Saturday, April 28, 2007

And what, exactly, do we mean by "impeach"

Seems there's a movement afoot to impeach the Vice President and slew of other elected and appointed federal officials.

Says the A28 website:
George Bush and Dick Cheney have lied the nation into a war of aggression, are spying in open violation of the law, and have sanctioned the use of torture. These are high crimes and misdemeanors that demand accountability. Since Congress doesn't seem to get it, on April 28 Americans from Miami, Florida to North Pole, Alaska are going to spell it out for them: IMPEACH!
Usually, when I think "impeach," I think about kicking the officials from office. I'm not alone... but I am wrong.

USAGE NOTE: When an irate citizen demands that a disfavored public official be impeached, the citizen clearly intends for the official to be removed from office. This popular use of impeach as a synonym of “throw out” (even if by due process) does not accord with the legal meaning of the word. As recent history has shown, when a public official is impeached, that is, formally accused of wrongdoing, this is only the start of what can be a lengthy process that may or may not lead to the official's removal from office. In strict usage, an official is impeached (accused), tried, and then convicted or acquitted. The vaguer use of impeach reflects disgruntled citizens' indifference to whether the official is forced from office by legal means or chooses to resign to avoid further disgrace.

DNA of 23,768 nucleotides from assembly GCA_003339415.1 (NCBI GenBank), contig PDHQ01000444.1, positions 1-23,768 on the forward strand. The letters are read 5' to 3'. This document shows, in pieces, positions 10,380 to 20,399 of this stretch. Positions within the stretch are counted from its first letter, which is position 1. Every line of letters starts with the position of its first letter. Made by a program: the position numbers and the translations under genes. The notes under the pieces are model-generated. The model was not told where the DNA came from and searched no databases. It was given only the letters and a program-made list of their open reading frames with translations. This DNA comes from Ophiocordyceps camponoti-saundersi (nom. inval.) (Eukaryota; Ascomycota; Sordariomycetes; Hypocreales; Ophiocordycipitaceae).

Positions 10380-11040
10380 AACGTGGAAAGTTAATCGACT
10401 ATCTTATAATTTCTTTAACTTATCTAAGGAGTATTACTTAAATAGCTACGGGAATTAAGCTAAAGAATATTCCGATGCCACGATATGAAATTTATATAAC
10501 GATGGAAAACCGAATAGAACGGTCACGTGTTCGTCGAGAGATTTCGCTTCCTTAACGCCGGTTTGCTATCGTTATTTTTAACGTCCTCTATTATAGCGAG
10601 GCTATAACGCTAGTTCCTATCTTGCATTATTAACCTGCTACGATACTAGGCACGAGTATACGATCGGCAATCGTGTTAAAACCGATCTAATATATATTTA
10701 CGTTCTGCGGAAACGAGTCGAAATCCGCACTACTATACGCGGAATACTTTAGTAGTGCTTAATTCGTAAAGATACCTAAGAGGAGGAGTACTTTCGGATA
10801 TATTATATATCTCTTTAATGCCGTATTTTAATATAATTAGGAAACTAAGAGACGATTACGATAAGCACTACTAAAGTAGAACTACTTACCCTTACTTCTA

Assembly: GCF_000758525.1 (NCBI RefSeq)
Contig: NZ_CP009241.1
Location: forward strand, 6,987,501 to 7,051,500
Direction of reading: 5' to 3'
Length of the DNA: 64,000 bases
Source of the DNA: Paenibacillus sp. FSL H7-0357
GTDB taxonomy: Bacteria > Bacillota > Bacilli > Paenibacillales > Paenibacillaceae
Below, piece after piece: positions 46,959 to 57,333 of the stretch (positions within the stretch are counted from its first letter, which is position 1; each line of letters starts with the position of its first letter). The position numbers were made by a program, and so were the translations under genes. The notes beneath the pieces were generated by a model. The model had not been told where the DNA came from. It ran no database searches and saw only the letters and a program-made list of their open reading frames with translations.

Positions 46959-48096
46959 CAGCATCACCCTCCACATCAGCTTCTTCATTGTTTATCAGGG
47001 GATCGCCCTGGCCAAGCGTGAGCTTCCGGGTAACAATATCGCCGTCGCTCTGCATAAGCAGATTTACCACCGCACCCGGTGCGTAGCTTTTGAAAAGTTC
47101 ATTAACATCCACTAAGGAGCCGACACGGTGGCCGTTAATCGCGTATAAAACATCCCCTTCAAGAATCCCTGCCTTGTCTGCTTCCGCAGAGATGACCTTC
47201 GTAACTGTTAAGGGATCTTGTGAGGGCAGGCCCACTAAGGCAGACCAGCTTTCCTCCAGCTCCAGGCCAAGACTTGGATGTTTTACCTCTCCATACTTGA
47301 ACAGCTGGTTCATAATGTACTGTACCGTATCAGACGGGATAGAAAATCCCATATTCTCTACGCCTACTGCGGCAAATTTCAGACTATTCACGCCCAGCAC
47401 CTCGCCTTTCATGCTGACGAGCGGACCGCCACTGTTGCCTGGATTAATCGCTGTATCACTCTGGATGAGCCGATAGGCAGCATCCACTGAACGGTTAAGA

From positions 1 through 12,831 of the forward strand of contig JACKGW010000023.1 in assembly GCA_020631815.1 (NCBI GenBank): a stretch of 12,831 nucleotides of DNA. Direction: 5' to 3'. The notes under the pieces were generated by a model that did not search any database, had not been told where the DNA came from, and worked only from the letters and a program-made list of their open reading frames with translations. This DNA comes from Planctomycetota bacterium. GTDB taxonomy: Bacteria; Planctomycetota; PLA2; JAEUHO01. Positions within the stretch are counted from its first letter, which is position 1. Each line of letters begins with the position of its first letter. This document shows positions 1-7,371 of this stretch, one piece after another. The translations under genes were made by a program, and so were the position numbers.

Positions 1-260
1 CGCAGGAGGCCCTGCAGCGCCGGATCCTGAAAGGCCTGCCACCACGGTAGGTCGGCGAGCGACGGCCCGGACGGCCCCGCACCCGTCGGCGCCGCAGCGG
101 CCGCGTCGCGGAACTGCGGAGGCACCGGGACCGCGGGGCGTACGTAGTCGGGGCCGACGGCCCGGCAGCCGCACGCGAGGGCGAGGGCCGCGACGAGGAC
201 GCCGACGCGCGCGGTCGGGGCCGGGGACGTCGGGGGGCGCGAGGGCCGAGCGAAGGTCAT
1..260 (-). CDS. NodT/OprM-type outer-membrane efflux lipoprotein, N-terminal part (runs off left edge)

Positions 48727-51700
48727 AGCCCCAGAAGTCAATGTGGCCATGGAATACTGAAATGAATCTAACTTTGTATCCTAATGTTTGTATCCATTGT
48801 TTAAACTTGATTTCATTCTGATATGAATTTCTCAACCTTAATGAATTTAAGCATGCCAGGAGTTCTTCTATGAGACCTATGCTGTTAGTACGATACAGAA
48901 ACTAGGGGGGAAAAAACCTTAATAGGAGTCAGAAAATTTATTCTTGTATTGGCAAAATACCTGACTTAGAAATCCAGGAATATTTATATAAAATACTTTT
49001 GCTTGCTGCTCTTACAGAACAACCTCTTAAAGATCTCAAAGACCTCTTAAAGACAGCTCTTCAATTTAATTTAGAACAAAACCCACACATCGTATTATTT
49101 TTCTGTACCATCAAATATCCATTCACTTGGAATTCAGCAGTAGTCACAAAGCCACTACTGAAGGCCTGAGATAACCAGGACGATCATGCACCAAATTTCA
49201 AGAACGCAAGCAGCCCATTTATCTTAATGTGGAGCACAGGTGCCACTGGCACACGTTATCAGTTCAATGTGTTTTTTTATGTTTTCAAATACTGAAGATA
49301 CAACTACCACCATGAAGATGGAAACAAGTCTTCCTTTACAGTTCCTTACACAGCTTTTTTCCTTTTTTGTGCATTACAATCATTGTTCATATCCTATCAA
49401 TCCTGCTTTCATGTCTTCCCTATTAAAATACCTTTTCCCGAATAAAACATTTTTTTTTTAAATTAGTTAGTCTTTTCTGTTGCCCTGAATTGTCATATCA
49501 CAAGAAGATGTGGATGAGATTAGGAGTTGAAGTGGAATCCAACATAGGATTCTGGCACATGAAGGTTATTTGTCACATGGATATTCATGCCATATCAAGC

It's not about throwing from office, it's about making an accusation against someone, it's about charging, before a relevant body or tribunal, a public official with improper conduct in office.

Conceivably, then, it would be possible, then, to impeach an official for the purpose of bringing them up short and not tossing them out. Or, is that really not possible?

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